Previously kept a secret at the request of the original homeowners, the Fullham Residence in Newton, Pennsylvania, finally gets completed according to the iconic architect’s original plans.
At the request of the original clients, Judge John and Alice Fullam, who resided in the home from 1958 to 2006, architect Paul Rudolph never publicized this design during his lifetime. In fact, it wasn’t until 2006 that awareness of the great design dawned, as the new owners became concerned over the fate of the residence. From 2007 to 2014, work was done to bring the residence up to code. The biggest turning point occurred in 2014, when Eric Wolff purchased the home and found out that the original 1957 drawings by Rudolph himself still existed. With the help of architect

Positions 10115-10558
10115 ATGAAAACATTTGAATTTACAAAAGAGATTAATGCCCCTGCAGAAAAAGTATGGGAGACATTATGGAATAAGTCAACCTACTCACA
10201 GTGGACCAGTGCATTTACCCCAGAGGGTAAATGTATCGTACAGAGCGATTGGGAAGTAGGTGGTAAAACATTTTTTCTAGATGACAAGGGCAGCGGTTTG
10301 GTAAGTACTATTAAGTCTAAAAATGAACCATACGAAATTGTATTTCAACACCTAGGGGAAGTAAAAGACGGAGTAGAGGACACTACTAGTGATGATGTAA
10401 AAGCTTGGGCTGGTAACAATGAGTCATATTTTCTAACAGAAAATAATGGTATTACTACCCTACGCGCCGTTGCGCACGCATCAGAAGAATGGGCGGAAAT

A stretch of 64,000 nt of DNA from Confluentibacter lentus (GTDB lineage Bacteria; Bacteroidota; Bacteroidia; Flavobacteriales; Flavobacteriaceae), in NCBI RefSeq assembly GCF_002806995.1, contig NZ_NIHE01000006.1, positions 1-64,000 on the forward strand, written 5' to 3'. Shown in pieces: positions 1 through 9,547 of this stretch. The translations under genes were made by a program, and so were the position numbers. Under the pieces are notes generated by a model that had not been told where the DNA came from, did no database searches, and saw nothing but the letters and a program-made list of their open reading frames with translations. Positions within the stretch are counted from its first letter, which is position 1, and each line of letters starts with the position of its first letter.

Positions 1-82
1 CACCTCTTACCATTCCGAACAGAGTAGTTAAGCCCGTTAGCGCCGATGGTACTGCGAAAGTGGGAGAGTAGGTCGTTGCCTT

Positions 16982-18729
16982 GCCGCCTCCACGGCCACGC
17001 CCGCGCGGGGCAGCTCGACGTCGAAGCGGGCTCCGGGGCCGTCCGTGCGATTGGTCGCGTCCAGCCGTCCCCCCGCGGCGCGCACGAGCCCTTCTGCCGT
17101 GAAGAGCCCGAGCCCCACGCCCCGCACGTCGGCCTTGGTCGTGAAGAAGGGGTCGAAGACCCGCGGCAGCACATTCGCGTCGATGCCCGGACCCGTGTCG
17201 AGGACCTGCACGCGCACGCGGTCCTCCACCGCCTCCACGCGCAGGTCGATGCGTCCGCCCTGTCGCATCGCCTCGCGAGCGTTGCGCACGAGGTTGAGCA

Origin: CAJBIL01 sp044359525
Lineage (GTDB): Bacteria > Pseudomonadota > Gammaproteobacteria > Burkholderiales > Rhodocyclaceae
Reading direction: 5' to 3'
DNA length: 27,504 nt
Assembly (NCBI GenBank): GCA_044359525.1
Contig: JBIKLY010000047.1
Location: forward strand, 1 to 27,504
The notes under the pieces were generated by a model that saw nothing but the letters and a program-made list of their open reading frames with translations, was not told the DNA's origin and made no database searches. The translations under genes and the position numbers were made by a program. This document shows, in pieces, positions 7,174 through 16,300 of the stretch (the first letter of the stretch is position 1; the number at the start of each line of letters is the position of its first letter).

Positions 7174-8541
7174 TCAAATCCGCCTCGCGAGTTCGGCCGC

The residence represents a turning point for Rudolph: a turn from his earlier planar designs to the geometric, sculptural designs which propelled him to stardom as an architect. The Fullam Residence is created around the idea of massings, geometric forms extending beyond the building envelope. A strong juxtaposition of heavy and light appears between the thick, Pennsylvania-fieldstone walls, and the roof which appears to float above. Negative spaces between the stone massings are infilled with glass, creating light-filled interiors. The unusual roof configuration allows the winter sun to fall deep into the space, passively heating the stones, while providing shade from the warm summer sun.
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